There are three common species that produce lots of grain (most of these were grown in Mesoamerica). There are many more species from South America.

Amaranth can be grown in Missouri and many other parts of USA

An informative publication by the Jefferson Institute is based mostly on amaranth cultivation in Missouri (where I lived as a child before wandering down to Mexico at age 16 and staying in Mesoamerica for over 54 years!).

Amaranthus as a frilly garden flower

Amaranthus cruentus is kind of a pale reddish color
Amaranthus hypochondriacus has much darker color
Amaranthus caudatus is a red which is hard to describe: but definitely not as dark as its relative but more colorful than A. cruentus.

Amaranth seeds are more healthy than maize or wheat

Technically amaranth produces a seed, but it is called grain amaranth, since its food value is comparable to maize and wheat.

The nutritional value of amaranth protein is very good. Protein efficiency ratios (PER) have ranged from 1.5 to 2.0 (corrected to casein 2.5) for cooked grain, and its total digestibility is about 90 percent. Amaranth protein, at a biological value of 75, comes closer than any other grain protein to the perfect balance of essential amino acids, which theoretically would score 100 on the nutritionists' scale of protein quality based on amino acid composition. By contrast, com scores about 44, wheat 60, soybean 68, and cow's milk 72. When amaranth flour is mixed with com flour, the combination almost reaches the perfect 100 score, because the amino acids that are deficient in one are abundant in the other. (National Research Council 1984:35).

In addition to Grain Amaranth
There is also Vegetable Amaranth

Although most discussion of amaranth is on the edible seeds, the leaves are also edible. Botanists call this “vegetable amaranth.” In Guatemala the leaf of amaranth is called bledo. There are some species which are more usable for producing edible leaves; that said, Amaranthus cruentus also can be used for edible leaves.

Amaranth leaves are as healthy as spinach

The nutritional quality of amaranth greens is similar to that of other leafy vegetables. However, because their dry-matter content is often high, an equivalent amount of fresh amaranth often provides from 2 to 3 times the amount of nutrients found in other vegetables (see Table 3). In mineral content, notably iron and calcium, amaranth greens rank particularly well when measured against other potherbs. (National Research Council 1984:43).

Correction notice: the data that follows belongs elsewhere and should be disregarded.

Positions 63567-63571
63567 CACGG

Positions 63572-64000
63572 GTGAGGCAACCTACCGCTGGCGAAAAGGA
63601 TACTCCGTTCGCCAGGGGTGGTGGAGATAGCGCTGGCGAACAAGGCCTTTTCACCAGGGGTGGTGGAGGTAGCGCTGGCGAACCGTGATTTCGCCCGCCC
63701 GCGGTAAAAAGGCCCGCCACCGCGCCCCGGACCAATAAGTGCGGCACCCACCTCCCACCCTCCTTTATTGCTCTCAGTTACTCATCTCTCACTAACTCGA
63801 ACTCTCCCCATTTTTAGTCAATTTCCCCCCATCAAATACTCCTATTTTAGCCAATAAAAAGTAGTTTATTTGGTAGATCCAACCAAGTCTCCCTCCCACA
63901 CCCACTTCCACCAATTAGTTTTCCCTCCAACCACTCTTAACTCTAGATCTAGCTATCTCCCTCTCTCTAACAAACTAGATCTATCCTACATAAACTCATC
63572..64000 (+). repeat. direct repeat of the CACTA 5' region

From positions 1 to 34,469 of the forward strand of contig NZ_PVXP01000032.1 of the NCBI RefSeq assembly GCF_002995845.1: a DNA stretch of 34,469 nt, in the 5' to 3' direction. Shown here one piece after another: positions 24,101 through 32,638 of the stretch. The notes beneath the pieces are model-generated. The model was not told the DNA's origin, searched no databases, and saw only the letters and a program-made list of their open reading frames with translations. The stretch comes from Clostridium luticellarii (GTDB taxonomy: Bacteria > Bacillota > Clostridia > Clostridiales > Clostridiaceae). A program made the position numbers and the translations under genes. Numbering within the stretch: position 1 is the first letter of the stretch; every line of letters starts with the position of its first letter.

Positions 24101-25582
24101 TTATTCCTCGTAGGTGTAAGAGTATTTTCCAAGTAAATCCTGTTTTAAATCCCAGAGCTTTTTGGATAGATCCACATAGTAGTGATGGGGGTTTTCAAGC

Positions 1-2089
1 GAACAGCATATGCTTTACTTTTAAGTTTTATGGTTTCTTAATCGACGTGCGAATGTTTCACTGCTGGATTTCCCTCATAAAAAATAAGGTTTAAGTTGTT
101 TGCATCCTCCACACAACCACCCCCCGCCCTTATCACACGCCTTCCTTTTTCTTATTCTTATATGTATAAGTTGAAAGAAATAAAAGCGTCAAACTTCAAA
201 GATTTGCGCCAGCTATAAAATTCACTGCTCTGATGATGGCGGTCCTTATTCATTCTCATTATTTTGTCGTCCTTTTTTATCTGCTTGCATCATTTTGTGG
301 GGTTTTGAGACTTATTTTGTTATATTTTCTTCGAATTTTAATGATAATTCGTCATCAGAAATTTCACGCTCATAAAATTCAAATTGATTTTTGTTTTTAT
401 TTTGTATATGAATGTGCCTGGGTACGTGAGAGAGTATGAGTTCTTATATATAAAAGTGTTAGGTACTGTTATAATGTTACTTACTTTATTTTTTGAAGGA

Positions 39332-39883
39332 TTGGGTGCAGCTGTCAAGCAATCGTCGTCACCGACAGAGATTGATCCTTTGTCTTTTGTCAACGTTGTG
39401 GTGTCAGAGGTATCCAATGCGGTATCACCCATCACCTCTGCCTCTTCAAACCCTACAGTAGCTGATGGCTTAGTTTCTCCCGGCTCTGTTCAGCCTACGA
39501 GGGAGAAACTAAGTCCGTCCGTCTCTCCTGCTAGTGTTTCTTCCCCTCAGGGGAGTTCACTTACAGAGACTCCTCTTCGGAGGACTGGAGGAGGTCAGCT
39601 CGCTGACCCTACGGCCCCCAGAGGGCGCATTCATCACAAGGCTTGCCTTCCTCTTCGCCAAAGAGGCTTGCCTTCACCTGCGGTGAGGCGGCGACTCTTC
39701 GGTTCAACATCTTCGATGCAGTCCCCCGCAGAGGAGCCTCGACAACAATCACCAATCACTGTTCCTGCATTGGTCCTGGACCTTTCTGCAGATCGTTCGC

But be sure to boil the leaves before you eat them. And with any plant part that you eat, it is essential that you read the limitations and what potentially undesired side effects can occur. For example, I have made a provisional decision not to initiate eating chia seeds.But I can see why many people would enjoy and benefit from eating chia seeds.

That said, amaranth seeds are gluten-free, so if you are gluten intolerant amaranth is a potential option.

Amaranth is a fab food (trendy)

Amaranth is available in the health food department of some supermarkets. I was pleasantly surprised to find amaranto seed in the modern supermarket one block from the FLAAR office in Guatemala City. And of course you can buy Amaranth seed on-line: www.BobsRedMill.com is one example.

However Bob’s Red Mill “10 Grain Hot Cereal” does not have any amaranth or quinoa in it (nonetheless I eat the 8 grain or 10 grain cereal every morning). Often the store near my office in St Louis.

Amaranth has immense PR potential

Amaranth grows fast and the leaves can be harvested after only a few weeks. Seeds of course take longer but in general this is a fast growing plant. Although our focus is on Mesoamerica in general and Guatemala in particular, several species of amaranth were introduced into India and Africa. A study by a research team in USA cites the fact that “thousands of tons of amaranth are sold in town markets of parts of western Africa” (including Amaranthus cruentus). Yet in Guatemala not enough is produced to even show up in worldwide production statistics. Yes, amaranth is raised, eaten, and sold in stores. I can buy it at modern supermarkets near the FLAAR office. But you really have to look for it.


Botanical studies over and over again state that amaranth seeds are better than maize, wheat and rice. Yet rice is the main staple of not only Asia but much of Latin America. Wheat is a staple in much of the world and maize is a major crop across USA and down through Latin America.

Amaranth is usually found primarily as a weed, or in gardens in several areas of Guatemala. Actually it is one of the most colorful of edible plants of Guatemala, surpassed only by fruits of the passionflower vine (whose flowers are awesome).

It is ironic that amaranth is now grown around the world more than in its homeland of Mexico and Guatemala.


Bledo is the leaf; Amaranto (in Spanish) is the seed. But bledo, even though standing for the leaf, can refer to the entire plant.


Posted May 31, 2017after doing macro photography of the tiny flowers of two species of amaranth raised from seed here in the ethnobotanical garden of FLAAR.